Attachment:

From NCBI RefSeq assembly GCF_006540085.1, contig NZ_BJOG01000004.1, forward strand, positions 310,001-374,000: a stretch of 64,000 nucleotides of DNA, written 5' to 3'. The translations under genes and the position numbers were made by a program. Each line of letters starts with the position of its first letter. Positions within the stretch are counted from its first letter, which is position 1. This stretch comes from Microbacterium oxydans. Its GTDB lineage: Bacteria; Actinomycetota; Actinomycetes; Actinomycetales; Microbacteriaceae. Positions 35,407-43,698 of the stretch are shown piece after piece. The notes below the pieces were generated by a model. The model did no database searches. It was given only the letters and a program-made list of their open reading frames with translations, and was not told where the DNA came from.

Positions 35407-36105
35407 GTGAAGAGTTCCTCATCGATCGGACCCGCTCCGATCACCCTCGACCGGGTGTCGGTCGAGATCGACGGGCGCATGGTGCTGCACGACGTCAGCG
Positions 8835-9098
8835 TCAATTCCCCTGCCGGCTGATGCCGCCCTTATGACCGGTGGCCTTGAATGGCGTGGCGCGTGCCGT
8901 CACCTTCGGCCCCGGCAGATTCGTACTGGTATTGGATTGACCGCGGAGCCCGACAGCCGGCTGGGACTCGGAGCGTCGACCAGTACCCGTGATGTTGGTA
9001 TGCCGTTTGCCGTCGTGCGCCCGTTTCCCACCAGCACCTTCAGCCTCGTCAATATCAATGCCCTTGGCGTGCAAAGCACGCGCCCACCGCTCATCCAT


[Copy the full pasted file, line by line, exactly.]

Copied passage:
From NCBI RefSeq assembly GCF_006540085.1, contig NZ_BJOG01000004.1, forward strand, positions 310,001-374,000: a stretch of 64,000 nucleotides of DNA, written 5' to 3'. The translations under genes and the position numbers were made by a program. Each line of letters starts with the position of its first letter. Positions within the stretch are counted from its first letter, which is position 1. This stretch comes from Microbacterium oxydans. Its GTDB lineage: Bacteria; Actinomycetota; Actinomycetes; Actinomycetales; Microbacteriaceae. Positions 35,407-43,698 of the stretch are shown piece after piece. The notes below the pieces were generated by a model. The model did no database searches. It was given only the letters and a program-made list of their open reading frames with translations, and was not told where the DNA came from.

Positions 35407-36105
35407 GTGAAGAGTTCCTCATCGATCGGACCCGCTCCGATCACCCTCGACCGGGTGTCGGTCGAGATCGACGGGCGCATGGTGCTGCACGACGTCAGCG
Positions 8835-9098
8835 TCAATTCCCCTGCCGGCTGATGCCGCCCTTATGACCGGTGGCCTTGAATGGCGTGGCGCGTGCCGT
8901 CACCTTCGGCCCCGGCAGATTCGTACTGGTATTGGATTGACCGCGGAGCCCGACAGCCGGCTGGGACTCGGAGCGTCGACCAGTACCCGTGATGTTGGTA
9001 TGCCGTTTGCCGTCGTGCGCCCGTTTCCCACCAGCACCTTCAGCCTCGTCAATATCAATGCCCTTGGCGTGCAAAGCACGCGCCCACCGCTCATCCAT